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06.Pre-loading Bearings

2015-07-08

THE principle of torque in tightening is of considerable importance in modern machine and component assemblies employing special ball or taper roller bearings in opposition. The spindles or mandrels of lathes, milling machines and other tools may incorporate such bearings, which are now also standard for pinion shafts and differential carriers in rear axles of cars. The torque required to turn the lathe spindle or the pinion shaft of the axle is often called pre-load, and given in lb. in. It represents largely the load above ordinary friction applied to the bearings in assembly. That is, if the bearings were assembled just without play, they would be subject to friction and require a little torque for turning. But by pre-loading, a noticeable and specified increase in torque is made. 

 

Pre-loading Bearings

 

 

 

Pre-load, however, can be established in another way. When bearings are assembled just without play, a reference measurement can be made over them endwise. Then it can be arranged to bring them together some small pre-determined amount (say, 0.002 in.), and this is the pre-load, though naturally it has the effect of increasing the torque required to turn the shaft, as the principle is the same as before. Pre-load - as determined by bearing and component manufacturers – needs to be reasonably correct. Otherwise if too heavy, there can be resistance, overheating, and possibly early wear of the bearings; while if not pre-loaded enough, a lathe spindle, for example, would run loose and be subject to chatter, and a car rear axle would whine on drive or over-run. In addition to this torque (usually a small figure in lb. in.) to turn the shaft, the nut or nuts on the shaft may be given a spanner tightening torque as a very considerable figure in lb. ft. Clearly, this is important, too, for tightening of the nuts brings the bearings together, and can thus affect the other torque or pre-load. It must not be overlooked that pre-load specified refers only to the bearings, so it cannot be tested while the shaft, or the gear at its end, is engaged in any way. If an oil seal is fitted it must not be in place for checking pre-load unless the manufacturer has specially allowed for it. Again, two figures may be given for pre-load, a high one for new bearings and a low one for new bearings and a low one for bearings that have been run-in. These must not be confused with two figures together showing limits of pre-load, such as 3 to 4 lb. in. Here, a torque of 3 lb. in. should not turn the shaft, while one of 4 lb. in. should be capable of rotating it. At A and B are examples of pinion shaft assemblies with taper roller bearings. At A drive is taken from an outside flange, and there is an oil seal which must have been allowed for in the pre-load or be absent when testing.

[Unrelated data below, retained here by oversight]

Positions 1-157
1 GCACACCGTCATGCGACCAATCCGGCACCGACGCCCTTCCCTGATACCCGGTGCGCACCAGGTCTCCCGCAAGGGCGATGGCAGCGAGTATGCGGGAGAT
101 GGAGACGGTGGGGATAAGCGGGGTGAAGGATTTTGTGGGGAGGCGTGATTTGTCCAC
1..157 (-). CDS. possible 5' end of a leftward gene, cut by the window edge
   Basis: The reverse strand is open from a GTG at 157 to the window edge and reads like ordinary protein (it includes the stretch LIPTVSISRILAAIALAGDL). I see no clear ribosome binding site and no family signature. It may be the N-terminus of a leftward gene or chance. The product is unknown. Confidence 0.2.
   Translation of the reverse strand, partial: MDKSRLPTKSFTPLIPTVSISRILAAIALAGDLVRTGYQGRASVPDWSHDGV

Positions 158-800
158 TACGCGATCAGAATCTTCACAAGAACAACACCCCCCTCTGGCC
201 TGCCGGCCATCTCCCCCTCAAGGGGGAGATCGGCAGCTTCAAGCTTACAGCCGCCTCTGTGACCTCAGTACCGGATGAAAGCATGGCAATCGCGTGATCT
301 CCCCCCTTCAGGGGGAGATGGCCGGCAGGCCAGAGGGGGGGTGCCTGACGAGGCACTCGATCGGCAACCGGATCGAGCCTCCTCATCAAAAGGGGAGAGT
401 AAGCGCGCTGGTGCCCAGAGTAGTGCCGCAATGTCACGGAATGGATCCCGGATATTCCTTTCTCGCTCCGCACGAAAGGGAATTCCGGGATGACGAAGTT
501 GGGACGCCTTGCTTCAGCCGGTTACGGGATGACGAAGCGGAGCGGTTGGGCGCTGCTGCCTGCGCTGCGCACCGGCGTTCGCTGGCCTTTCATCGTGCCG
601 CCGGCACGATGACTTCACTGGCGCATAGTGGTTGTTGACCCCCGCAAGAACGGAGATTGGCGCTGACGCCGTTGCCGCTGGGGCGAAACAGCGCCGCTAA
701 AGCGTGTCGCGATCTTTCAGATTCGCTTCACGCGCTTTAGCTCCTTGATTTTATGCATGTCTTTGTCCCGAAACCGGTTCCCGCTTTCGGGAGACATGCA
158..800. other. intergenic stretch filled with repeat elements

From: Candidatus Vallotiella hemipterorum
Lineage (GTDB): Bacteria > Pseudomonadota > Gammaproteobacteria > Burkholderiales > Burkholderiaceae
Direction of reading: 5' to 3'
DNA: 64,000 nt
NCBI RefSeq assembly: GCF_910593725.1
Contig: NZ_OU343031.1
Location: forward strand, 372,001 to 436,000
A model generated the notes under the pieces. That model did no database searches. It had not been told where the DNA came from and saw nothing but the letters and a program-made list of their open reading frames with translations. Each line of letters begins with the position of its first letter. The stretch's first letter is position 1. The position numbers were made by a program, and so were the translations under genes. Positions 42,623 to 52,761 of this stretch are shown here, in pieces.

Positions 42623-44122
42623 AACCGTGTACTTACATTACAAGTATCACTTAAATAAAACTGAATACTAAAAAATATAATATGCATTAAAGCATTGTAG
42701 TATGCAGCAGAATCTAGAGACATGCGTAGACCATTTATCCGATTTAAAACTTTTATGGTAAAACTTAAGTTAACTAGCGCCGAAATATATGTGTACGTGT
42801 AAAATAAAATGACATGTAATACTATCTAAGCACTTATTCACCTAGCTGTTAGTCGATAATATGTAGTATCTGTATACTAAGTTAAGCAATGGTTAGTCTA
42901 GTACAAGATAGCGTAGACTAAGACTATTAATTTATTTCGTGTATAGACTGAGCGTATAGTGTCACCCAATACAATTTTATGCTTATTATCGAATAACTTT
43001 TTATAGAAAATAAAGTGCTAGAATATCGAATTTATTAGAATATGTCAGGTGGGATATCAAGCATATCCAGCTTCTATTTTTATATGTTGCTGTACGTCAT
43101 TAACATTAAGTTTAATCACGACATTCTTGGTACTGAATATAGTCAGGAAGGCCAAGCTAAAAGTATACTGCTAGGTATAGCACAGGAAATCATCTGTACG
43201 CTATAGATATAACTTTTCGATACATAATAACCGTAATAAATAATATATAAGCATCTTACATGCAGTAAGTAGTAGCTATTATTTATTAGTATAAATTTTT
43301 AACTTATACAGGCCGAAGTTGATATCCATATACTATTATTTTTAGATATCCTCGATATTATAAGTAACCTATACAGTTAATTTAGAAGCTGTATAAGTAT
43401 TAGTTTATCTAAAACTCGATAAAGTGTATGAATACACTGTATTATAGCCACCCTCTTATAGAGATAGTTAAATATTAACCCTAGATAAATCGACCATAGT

The bearing outer members are separated by shoulders in the casing, and the inner members are spaced by a sleeve, at the end of which shims normally allow for adjustment. If a test shows insufficient pre-load, the shaft is removed to extract one or more of them. At B bearing outer members are separated as before, but there is no spacing sleeve, and locknuts, usually with washers, admit of applying pre-load. The splined end of the shaft is enclosed, taking the drive through a sleeve from the propeller shaft. Testing of the pre-load can be done with a rod length X through the shaft, pulling on it at right-angles with a spring balance. Length X in inches X balance reading in pounds = load in lb. in. For a shaft with a flange, a sheet metal drum can be made to bolt on as at C, and a cord wrapped round and a weight applied as at D. Then radius Y in inches X weight in pounds = pre-load in lb. in. 

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